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  • Study explores limits of modeling links between enviro rules, jobs

    April 3, 2012 – Greenwire

    The politics of how environmental regulations affect hiring and firing is distorted by campaign rhetoric that often gives short shrift to the uncertainties surrounding economic models, New York University researchers argue in a report released today.

    NYU’s Institute for Policy Integrity looked at the complex relationship between the labor market and regulations in the report and determined politicians on either side of the fight often fail to call attention to the limits and assumptions of such models.

  • In State of the Union, Obama should stress that environmental protections don’t kill jobs

    January 23, 2012 – Grist

    In Tuesday’s State of the Union address, President Obama is likely to focus heavily on economic growth and job creation. But he should also make clear that economic progress need not come at the expense of the environment; to the contrary, the public-health efforts he’s made over the past year will generate billions of dollars in value for the American public.

  • Wellinghoff hypes IT for electricity

    April 27, 2011 – Grist

    In his vision of an America transitioning away from fossil fuels, Jon Wellinghoff, the chairman of the Federal Energy Regulatory Commission, sees information technology as the basis for tremendous financial and employment opportunities. And with the right policies and incentives, this could happen soon. But in our current political reality, it feels like light years away.

    Speaking on the future of American energy in the United States at Princeton recently, Wellinghoff got into the details of the technologies, many sitting on the shelf today, that could change individuals’ use of electricity and fuel — and would change some of how America does business for the better.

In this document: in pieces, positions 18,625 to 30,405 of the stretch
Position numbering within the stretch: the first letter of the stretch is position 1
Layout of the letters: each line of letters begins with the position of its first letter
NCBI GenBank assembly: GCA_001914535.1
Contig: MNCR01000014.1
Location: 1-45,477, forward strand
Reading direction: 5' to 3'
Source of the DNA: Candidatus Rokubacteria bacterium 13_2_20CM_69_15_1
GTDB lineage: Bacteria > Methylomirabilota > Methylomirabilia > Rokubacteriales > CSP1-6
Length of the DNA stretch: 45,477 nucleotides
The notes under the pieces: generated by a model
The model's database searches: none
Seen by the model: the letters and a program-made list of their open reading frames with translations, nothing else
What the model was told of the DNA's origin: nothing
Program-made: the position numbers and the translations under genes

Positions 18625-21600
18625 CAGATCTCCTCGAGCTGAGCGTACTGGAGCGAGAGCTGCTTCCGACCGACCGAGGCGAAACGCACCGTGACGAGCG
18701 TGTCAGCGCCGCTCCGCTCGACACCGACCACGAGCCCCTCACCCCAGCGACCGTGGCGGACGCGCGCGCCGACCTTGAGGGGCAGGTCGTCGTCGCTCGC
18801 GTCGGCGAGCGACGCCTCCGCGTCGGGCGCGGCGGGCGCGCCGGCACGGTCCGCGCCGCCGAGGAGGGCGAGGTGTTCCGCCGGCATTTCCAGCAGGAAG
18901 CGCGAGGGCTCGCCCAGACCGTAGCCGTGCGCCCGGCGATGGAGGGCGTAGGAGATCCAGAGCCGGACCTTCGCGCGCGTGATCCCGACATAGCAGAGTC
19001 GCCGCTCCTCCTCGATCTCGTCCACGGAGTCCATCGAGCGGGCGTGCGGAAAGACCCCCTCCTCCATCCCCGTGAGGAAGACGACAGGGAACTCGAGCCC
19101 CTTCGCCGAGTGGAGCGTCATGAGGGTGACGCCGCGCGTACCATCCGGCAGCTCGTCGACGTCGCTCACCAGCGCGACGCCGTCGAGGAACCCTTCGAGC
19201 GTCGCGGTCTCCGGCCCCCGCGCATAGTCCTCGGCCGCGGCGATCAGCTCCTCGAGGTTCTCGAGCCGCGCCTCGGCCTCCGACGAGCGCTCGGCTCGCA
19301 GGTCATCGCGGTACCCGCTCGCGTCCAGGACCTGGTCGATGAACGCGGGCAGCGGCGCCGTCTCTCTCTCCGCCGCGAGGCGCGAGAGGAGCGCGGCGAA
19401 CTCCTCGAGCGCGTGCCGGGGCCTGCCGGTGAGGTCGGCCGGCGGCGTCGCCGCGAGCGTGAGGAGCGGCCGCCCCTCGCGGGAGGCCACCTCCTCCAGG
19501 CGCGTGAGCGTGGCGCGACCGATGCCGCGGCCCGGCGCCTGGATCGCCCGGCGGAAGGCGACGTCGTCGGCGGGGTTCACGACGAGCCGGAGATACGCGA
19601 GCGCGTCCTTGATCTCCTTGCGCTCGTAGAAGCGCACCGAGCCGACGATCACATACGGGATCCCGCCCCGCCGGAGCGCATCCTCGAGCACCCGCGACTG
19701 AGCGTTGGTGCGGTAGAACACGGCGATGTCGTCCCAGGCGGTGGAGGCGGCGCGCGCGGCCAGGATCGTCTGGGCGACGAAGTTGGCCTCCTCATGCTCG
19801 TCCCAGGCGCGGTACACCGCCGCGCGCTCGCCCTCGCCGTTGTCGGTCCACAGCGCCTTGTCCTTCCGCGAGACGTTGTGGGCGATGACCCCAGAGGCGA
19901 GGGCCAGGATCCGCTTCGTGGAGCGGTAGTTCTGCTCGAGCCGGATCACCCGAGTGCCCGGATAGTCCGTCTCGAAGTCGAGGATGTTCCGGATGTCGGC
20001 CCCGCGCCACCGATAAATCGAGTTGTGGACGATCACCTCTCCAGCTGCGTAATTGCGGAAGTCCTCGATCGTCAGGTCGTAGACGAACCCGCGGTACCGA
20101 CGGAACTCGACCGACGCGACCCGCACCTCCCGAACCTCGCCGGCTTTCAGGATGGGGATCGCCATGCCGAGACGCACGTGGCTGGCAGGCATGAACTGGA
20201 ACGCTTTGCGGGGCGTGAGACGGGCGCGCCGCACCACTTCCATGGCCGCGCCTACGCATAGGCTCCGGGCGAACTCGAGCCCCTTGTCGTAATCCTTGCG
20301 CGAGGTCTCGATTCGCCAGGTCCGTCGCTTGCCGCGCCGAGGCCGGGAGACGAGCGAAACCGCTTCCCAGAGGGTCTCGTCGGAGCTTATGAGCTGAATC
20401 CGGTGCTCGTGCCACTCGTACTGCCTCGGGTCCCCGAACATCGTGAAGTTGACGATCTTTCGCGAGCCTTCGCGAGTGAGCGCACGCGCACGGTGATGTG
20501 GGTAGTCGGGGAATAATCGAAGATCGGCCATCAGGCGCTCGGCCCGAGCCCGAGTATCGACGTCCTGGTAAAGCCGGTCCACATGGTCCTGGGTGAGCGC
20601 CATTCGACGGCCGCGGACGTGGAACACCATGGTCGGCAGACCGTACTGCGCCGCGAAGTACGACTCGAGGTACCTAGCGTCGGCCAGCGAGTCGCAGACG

• A cap-and-dividend way to a cleaner nation and more jobs

    June 18, 2010 – Washington Post

    Researchers at the New York University School of Law found that the legislation would generate good, “green jobs” in areas such as construction, solar power and mass transit because a predictable carbon price spurs investment in efficiency and cleaner-energy solutions.

  • Reasons to Pass the Clean Energy Jobs Act—Part Two

    November 5, 2009 – Center for American Progress

    On top of the health costs, a recent study by the Institute for Policy Integrity at the New York University School of Law found that failing to deal with climate change will cost our economy an average of $27 million to $375 million every day from now until 2050.

  • Without Carbon Pricing Any Green Energy Plan Is Fundamentally Incomplete

    December 19, 2008 – Treehugger

    Whether its in the form of a carbon tax or a cap-and-trade system, some form of carbon pricing is essential to stimulate development of the low carbon technologies which will reduce dependence on fossil fuels and stimulate economic growth, a new briefing from the Institute for Policy Integrity at the NYU School of Law says.

  • Carbon Price Essential if “Green” Stimulus to Have Desired Effect, Experts Say

    December 16, 2008 – TriplePundit

    When it comes to making the transition to a ‘green,’ low carbon economy, government stimulus plans are doubly beneficial, but public sector investment and spending alone will not be enough to spur decisive action and a long-term commitment.

  • Economists see ‘cap and dividend’ program spurring economy

    December 16, 2008 – E&E News PM

    Long-term efforts to create ‘green’ jobs and infrastructure will not succeed without a real price on greenhouse gas emissions, a New York University think tank charges in a new report. President-elect Barack Obama has proposed a mandatory, economywide emissions cap to cut carbon dioxide and other heat-trapping gases 80 percent by 2050. The policy would auction pollution credits to electric utilities and other major emitters to meet the cap.

  • Attempting to un-vex the vexing subject of cap-and-dividend

    December 8, 2008 – Grist

    I was on a conference call earlier this week focused on cap-and-dividend. (You can download the MP3.)

    C&D, if you don’t recall, is a kind of hybrid cap-and-trade/carbon tax developed by Peter Barnes. A fee would be levied on fossil fuels; the revenue would be refunded to citizens on an equal per capita basis. (Imagine the Alaska Permanent Fund on a much larger scale.)